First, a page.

The actual book of the Power Hungry Cookbook
The first 30 pages are under “The Power Hungry Pantry” which explains ingredient choices, substitutes and even how to make your own DIY glucose syrup. As a beginner at this, the Pantry pages were helpful and smoothed out some confusion of substitutions.
The book is broken down into a few chapters to easily find something that may tickle your taste buds. Super-Natural Knock-Offs, Activity Bars, Endurance Bars, Protein Bars, Raw and Almost Raw Bars. Something to note, this book doesn’t just make bars but also gel blocks, brownies and cookies.
Reading through the recipes they are easy to follow. As with any cookbook, it’s always good to read through the ingredients and instructions twice before heading to the store. After each recipe there are Bar Tips, Bar Keeping and Bar Variations, all helpful especially after you’ve had a few batches and want to change things up a bit.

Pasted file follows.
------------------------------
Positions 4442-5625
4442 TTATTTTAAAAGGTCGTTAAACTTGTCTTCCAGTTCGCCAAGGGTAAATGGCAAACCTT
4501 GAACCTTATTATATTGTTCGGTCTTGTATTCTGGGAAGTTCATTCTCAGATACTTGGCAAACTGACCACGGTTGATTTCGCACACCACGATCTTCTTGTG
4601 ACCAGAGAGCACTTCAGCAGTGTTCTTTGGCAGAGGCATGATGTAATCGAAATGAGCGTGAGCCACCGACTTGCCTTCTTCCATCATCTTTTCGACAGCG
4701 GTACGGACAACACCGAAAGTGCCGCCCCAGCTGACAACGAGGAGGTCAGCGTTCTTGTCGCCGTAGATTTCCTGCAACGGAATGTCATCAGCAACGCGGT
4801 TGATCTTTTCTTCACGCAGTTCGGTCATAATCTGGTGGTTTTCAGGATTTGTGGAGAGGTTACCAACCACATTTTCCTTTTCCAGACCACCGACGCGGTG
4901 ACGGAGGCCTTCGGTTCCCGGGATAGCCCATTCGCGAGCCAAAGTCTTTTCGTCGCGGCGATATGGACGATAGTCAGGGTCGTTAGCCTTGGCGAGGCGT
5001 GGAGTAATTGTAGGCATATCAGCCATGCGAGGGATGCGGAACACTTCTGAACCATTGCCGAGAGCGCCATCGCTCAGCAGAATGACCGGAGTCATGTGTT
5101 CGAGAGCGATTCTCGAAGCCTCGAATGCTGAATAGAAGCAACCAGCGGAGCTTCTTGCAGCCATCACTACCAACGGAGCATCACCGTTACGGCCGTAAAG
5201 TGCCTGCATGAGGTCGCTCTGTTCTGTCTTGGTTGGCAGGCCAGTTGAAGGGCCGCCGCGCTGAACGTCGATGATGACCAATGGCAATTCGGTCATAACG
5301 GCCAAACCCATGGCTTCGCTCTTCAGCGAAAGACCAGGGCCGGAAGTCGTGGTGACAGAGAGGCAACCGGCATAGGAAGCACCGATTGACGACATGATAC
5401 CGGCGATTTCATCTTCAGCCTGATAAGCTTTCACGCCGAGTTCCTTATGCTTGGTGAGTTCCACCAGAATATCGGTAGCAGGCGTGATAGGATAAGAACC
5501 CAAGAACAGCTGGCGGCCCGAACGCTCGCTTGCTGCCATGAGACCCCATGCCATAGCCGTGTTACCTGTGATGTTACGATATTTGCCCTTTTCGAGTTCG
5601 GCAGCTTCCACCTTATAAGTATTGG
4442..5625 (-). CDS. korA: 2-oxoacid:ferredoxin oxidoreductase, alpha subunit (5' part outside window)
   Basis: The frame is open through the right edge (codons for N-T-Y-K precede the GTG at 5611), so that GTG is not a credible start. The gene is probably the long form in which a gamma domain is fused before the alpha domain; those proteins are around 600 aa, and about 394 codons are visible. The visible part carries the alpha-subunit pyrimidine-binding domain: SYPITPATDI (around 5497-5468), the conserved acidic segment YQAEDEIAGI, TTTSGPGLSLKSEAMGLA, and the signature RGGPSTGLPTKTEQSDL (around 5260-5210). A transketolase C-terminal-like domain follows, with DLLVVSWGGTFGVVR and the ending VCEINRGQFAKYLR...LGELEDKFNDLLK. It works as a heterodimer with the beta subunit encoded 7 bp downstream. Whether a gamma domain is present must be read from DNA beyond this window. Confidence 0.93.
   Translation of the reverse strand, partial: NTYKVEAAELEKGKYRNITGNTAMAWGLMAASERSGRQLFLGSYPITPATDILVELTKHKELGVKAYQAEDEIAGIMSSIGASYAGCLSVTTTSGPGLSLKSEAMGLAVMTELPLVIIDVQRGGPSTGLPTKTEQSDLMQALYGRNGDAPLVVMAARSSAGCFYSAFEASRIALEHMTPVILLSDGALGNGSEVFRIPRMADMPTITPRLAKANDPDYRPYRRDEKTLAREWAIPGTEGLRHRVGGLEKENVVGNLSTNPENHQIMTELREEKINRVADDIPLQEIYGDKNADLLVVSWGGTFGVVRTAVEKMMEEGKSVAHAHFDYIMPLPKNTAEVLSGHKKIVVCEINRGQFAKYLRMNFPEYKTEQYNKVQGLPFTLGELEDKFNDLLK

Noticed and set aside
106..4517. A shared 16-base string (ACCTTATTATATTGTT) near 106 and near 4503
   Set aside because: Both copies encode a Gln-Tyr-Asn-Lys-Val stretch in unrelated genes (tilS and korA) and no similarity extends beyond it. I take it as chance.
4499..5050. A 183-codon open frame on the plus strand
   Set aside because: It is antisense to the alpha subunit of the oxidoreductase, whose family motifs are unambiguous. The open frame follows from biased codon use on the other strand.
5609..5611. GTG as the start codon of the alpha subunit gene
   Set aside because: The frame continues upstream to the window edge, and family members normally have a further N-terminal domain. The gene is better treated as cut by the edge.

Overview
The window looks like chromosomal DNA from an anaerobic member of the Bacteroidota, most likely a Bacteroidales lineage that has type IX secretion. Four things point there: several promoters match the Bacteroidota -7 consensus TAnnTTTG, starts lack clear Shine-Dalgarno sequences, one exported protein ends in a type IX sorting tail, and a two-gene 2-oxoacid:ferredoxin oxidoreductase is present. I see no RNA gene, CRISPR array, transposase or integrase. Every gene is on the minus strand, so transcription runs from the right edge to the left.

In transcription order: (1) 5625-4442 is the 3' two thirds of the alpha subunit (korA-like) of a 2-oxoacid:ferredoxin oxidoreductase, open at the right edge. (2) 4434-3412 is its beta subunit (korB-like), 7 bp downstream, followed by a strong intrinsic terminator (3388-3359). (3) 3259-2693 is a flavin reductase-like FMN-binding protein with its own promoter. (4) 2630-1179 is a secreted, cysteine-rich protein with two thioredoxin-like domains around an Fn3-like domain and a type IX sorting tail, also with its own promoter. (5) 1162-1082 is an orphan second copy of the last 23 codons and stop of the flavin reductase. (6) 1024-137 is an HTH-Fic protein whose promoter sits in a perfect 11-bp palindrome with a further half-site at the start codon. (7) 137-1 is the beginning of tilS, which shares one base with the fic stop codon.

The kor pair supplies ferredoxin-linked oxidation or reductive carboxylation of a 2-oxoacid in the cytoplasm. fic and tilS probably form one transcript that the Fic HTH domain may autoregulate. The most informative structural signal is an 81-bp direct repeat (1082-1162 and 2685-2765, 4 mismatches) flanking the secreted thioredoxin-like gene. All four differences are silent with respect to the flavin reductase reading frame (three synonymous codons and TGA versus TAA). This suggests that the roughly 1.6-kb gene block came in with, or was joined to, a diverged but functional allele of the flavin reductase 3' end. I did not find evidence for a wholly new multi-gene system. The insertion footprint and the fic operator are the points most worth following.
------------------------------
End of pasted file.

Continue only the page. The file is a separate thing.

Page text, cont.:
Recipes and Rating
Emily and I tried three recipes on our first go around. In the process we created our own rating system from 1-5, it’s a great way to see what we like, or don’t, and what we want to keep making even as we try more recipes. The rating on each recipe reflects an average of our individual ratings combined.
Brewed Awakening Cappuccino Bars – Rating 3.75
Calories: 220 Fat: 9.7g Carbs: 31.3g Protein: 5g
Main ingredients: Rolled oats, walnuts, almonds, coconut, brown rice, some espresso powder and other goodies. These are under activity bars, and make about 16 bars a batch. They are perfect for your jersey pocket, or to chow for breakfast.
Pumpkin Pie Power Bars – Rating 4
Calories: 127 Fat: 2.3g Carbs: 15g Protein: 12g